Point of View

In North Carolina, not just NSA can track your phone

June 19, 2013 

Many Americans are rightfully alarmed by the disturbing revelation that the federal government regularly tracks every call made by millions of ordinary citizens while also spying on an unknown number of Americans’ international calls and emails.

The National Security Administration program PRISM, which was kept secret from the public until revealed last week by a former NSA contractor, allows thousands of federal employees and contractors to access data from at least nine major Internet companies, giving the government ready access to our emails, chats, Skype calls and more.

“This practice is akin to snatching every American’s address book – with annotations detailing whom we spoke to, when we talked, for how long and from where,” reads a lawsuit the American Civil Liberties Union filed against the Obama administration on June 11, arguing the PRISM program violates Americans’ constitutional rights of free speech, association and privacy. “It gives the government a comprehensive record of our associations and public movements, revealing a wealth of detail about our familial, political, professional, religious and intimate associations.”

Even if your cell phone calls are not being recorded, and even if you have “nothing to hide,” the ability of the government to track who you communicate with and where you travel poses an enormous threat to the personal privacy of every American. Nearly every one of us takes part in some activity that is perfectly legal but the government has no business keeping tabs on, whether it’s visiting certain doctors, patronizing bars, attending a religious service or affiliating with different individuals or political groups.

What many North Carolinians might not realize is that this type of tracking is currently being used by local law enforcement all across our state and is completely unregulated by law.

An investigation the ACLU of North Carolina conducted last year into the policies of more than 40 local law enforcement agencies found that many county sheriffs and police departments in North Carolina routinely seek and obtain location data on individuals from cell phone companies, often without any warrant or court order. In Wilson County, for example, police obtain cell phone tracking data where it is “relevant and material” to an ongoing investigation – a standard much lower than having probable cause that someone committed a crime.

In one especially problematic case, records from the Cary Police Department included a request for data on every phone that used particular cell phone towers – not on merely one call or one individual, but every call and every individual that went through those cell phone towers.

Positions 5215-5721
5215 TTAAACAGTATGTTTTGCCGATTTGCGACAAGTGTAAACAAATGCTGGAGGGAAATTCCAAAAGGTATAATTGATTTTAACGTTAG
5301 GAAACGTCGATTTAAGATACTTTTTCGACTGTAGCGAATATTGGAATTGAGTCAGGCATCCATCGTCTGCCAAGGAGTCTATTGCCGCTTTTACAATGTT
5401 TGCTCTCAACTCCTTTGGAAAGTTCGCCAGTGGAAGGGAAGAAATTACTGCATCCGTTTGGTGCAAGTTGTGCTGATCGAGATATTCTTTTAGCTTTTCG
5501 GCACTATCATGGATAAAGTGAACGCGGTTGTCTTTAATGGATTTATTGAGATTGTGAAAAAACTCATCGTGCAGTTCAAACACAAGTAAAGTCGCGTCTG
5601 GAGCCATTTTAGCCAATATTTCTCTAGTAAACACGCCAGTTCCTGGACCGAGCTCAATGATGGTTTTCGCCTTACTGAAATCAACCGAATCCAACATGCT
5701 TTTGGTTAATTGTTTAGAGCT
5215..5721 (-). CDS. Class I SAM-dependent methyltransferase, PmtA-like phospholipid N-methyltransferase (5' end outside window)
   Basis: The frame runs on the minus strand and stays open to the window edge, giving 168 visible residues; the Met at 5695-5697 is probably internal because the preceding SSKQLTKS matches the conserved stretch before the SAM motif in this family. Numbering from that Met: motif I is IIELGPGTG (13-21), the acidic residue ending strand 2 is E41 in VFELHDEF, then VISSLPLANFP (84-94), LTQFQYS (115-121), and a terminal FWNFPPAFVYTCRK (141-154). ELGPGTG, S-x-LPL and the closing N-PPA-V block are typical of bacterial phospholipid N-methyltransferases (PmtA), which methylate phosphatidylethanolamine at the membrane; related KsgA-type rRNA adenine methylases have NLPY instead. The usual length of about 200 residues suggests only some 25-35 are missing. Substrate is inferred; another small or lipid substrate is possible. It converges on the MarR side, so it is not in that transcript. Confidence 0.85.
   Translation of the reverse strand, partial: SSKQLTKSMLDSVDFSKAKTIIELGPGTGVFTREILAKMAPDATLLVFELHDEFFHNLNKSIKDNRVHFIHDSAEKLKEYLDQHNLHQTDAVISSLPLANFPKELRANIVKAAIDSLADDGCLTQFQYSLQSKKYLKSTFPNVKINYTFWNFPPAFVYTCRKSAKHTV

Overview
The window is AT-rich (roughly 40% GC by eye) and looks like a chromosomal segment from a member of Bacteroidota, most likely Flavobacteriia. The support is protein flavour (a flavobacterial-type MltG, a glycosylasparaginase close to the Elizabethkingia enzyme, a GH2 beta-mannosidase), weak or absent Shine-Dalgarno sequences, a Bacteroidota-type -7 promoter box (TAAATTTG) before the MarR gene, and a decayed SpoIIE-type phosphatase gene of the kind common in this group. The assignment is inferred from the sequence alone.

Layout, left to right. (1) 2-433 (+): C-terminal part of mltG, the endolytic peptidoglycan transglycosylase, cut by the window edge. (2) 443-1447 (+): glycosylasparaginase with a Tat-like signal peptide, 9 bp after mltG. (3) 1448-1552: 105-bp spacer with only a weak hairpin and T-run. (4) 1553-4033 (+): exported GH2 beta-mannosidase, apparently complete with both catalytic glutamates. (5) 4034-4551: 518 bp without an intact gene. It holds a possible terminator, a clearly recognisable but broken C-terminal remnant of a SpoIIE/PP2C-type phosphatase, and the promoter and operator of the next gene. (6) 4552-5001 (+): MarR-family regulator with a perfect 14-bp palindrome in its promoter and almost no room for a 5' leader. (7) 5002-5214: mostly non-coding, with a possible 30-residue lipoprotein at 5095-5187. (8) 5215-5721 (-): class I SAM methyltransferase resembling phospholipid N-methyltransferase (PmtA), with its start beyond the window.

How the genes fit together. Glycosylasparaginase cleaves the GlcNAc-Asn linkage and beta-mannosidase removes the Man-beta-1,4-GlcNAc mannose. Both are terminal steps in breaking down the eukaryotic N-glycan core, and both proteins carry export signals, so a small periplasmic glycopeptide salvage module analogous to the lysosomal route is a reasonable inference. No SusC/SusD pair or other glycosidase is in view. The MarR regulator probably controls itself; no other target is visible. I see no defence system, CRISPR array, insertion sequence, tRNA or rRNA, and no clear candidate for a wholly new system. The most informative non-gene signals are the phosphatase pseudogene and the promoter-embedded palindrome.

Without laws on the books regulating use of this technology, there are no standards for when police can track an individual’s cell phone location, how they can use that data, or how long they can retain it. And without legal standards for accountability, judicial oversight or constitutional protections, this technology is ripe for abuse.

A bill introduced in the General Assembly earlier this year would address many of these concerns. Senate Bill 529, introduced by State Sen. Thom Goolsby, would require law enforcement to obtain a probable cause warrant before seeking location tracking data from cell phone companies, except in limited emergency situations. Through this method – which is already the practice for several state agencies – North Carolina can ensure that privacy and constitutional rights are protected while still allowing law enforcement to use such tools when they are truly necessary. A 2012 survey from Public Policy Polling found that 74 percent of state voters agree with this approach, yet the bill has languished in the legislature.

As the nation debates the much larger and complex issues of reining in the surveillance state while balancing security and liberty, North Carolina should embrace this common-sense and bipartisan measure to protect citizens’ privacy against unwarranted tracking and potential government overreach.

This writer is executive director of the American Civil Liberties Union of North Carolina.

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